Hand Habits Shares PLACEHOLDER Album Stream, Out 3/1 via Saddle Creek
Today, Hand Habits has shared the album stream for placeholder, their anticipated new album. NPR who premiered the stream as a First Listen is saying "Duffy pays scrupulous attention to detail in songs that function like intricate dioramas... On placeholder, the singer contemplates the fragility of human relationships and the hard-to-stomach reality that many of the people, experiences and places we've loved are only stepping stones on a journey of self-discovery"
LISTEN TO PLACEHOLDER
Meg Duffy, who you might recognize as a long-time member of Kevin Morby's touring band, sounds more assured and confident than ever on their new album, placeholder, available for pre-order now and due out March 1st, 2019 via Saddle Creek.
Additionally, Hand Habits has announced a 2019 spring tour in support of placeholder that kicks off its US leg in March, and its European one in May. All dates below.
3/22 - Bolinas, CA @ Bolinas Community Center >
3/23 - San Francisco, CA @ Swedish American Hall < $
3/25 - Portland, OR @ Mississippi Studios %
3/26 - Seattle, WA @ Sunset Tavern %
3/29 - Salt Lake City @ Kilby Court
3/30 - Denver, CO @ Larimer Lounge
4/1 - Omaha, NE @ Slowdown *
4/2 - Eau Claire, WI @ The Gallery at The Oxbow Hotel *
4/3 - Minneapolis, MN @ 7th Street Entry *
4/4 - Chicago, IL @ Hideout * +
4/8 - Troy, NY @ Post Contemporary Church #
4/9 - Hudson, NY @ The Half Moon Hudson #
4/10 - New York, NY @ Bowery Ballroom ^
4/11 - Philadelphia, PA @ Johnny Brenda's ^
4/12 - Washington, DC @ Songbyrd DC Vinyl Lounge ^
4/13 - Asheville, NC @ The Mothlight ^
4/14 - Nashville, TN @ The End ^
4/15 - Atlanta, GA @ The Earl ^
4/16 - New Orleans, LA @ Gasa Gasa ^
4/18 - Austin, TX @ Mohawk (Inside) ^
4/20 - Albuquerque, NM @ Sanitary Tortilla Factory ^
4/21 - Tucson, AZ @ Hotel Congress ^
4/22 - Long Beach @ Living Room LBC ^
4/26 - Los Angeles, CA @ The Bootleg ^
5/3 - Vlieland, NL @ Here Comes The Summer Festival
5/4 - Brussels, BE @ Le Nuits Botanique &
5/7 - Bristol, UK @ Crofters Rights
5/8 - London, UK @ The Lexington
5/9 - Brighton, UK @ The Great Escape Festival
5/11 - Leeds, UK @ Gold Sounds Festival
5/12 - Manchester, UK @ YES
5/14 - Lille, FR @ La Bulle Cafe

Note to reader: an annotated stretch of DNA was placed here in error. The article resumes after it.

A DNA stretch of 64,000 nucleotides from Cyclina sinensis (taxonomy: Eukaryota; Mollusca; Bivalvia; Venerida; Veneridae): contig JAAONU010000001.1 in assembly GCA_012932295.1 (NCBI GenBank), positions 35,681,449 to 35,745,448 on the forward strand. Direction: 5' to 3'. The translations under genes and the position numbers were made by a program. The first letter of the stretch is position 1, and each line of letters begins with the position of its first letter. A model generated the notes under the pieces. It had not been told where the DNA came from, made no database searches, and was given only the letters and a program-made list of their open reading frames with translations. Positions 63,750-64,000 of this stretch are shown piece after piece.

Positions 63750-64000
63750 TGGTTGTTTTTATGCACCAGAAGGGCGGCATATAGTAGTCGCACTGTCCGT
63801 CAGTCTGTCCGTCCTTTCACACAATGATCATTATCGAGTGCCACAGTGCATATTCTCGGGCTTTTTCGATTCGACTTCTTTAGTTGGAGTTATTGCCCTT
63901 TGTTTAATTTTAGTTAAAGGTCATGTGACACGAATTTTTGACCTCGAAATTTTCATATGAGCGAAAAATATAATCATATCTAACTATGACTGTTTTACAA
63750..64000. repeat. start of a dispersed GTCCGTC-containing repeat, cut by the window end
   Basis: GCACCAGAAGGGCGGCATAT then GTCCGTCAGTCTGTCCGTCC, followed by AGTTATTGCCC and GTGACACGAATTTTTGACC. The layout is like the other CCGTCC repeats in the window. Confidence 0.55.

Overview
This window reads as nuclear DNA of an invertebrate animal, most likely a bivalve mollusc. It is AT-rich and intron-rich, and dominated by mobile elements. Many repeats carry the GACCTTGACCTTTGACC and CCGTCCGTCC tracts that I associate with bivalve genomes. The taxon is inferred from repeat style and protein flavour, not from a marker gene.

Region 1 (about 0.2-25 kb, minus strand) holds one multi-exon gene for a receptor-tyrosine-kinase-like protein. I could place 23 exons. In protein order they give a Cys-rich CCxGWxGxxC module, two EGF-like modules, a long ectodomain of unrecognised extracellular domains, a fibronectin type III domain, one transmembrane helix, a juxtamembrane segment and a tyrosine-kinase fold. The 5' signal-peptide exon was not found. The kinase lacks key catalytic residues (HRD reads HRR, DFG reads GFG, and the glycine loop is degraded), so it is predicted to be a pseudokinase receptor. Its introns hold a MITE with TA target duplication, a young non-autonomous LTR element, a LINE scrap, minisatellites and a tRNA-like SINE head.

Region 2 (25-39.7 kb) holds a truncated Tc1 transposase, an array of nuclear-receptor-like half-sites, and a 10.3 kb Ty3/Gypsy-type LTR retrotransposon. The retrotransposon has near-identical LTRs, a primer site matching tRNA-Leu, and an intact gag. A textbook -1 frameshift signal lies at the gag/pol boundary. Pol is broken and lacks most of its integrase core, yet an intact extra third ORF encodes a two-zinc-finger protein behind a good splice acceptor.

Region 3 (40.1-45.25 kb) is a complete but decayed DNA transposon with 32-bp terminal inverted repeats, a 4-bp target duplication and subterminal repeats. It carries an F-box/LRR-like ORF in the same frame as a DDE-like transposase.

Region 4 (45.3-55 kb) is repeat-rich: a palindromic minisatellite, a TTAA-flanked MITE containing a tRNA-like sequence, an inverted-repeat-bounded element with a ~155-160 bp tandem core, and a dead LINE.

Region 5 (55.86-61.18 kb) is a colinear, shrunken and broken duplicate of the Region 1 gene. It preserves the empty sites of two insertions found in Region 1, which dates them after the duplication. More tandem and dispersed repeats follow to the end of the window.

5/15 - Paris, FR @ Supersonic
5/16 - Lyon, FR @ Le Sonic
5/17 - Nyon, CH @ La Paranthese
5/18 - Zürich, CH @ Lauter Festival
5/20 - München, DE @ Hauskonzerte
5/21 - Jena, DE @ Trafo
5/22 - Berlin, DE @ Kantine am Berghain
5/24 - Brugge, BE Cactus Club
5/25 - Amsterdam, NL @ London Calling
> w/ Alex Bleeker
< w/ Wizard Apprentice
$ w/ Stephen Steinbrink
% w/ Mega Bog
* w/ Tomberlin
+ w/ Gia Margaret
# w/ Eleanor Friedberger (solo)
^ w/ Tasha
& w/ Weyes Blood
PRAISE FOR HAND HABITS:
"'Placeholder' screams with a sigh... a soft yet scathing lamentation of being secondary." -NPR
"Catchy enough to feel like an anthem and slow enough to feel like a prayer." -Pitchfork
"Lulling, frank revelations on the complexities of desire." -The FADER
"Grander in scope than anything on the debut, more intricate and unspooling but still intensely focused." -Stereogum
"Duffy's tasteful, restrained playing supports the delicate melodies and reflective lyrics." -UPROXX
"A vessel of complex, ever-evolving emotion, warm vocals and dexterous guitar shrieks." -Paste
"Achingly beautiful and poignant... profoundly articulated and relatable." -Gorilla vs Bear
ABOUT HAND HABITS:
Meg Duffy grew up in a small town in Upstate New York and they cut their teeth as a session guitarist and touring member of Kevin Morby's band. The Hand Habits project emerged after Meg moved to Los Angeles; it started as a private songwriting outlet but soon evolved into a fully-fledged band with Meg at the helm. Hand Habits' debut album, Wildly Idle (Humble Before The Void), was released by Woodsist Records in 2017. The LP was entirely self-produced and recorded in Meg's home during spare moments when they weren't touring. Wildly Idle (Humble Before The Void) is a lush, homespun collection of folk songs that found Meg in an exploratory state as an artist moving out on their own for the first time.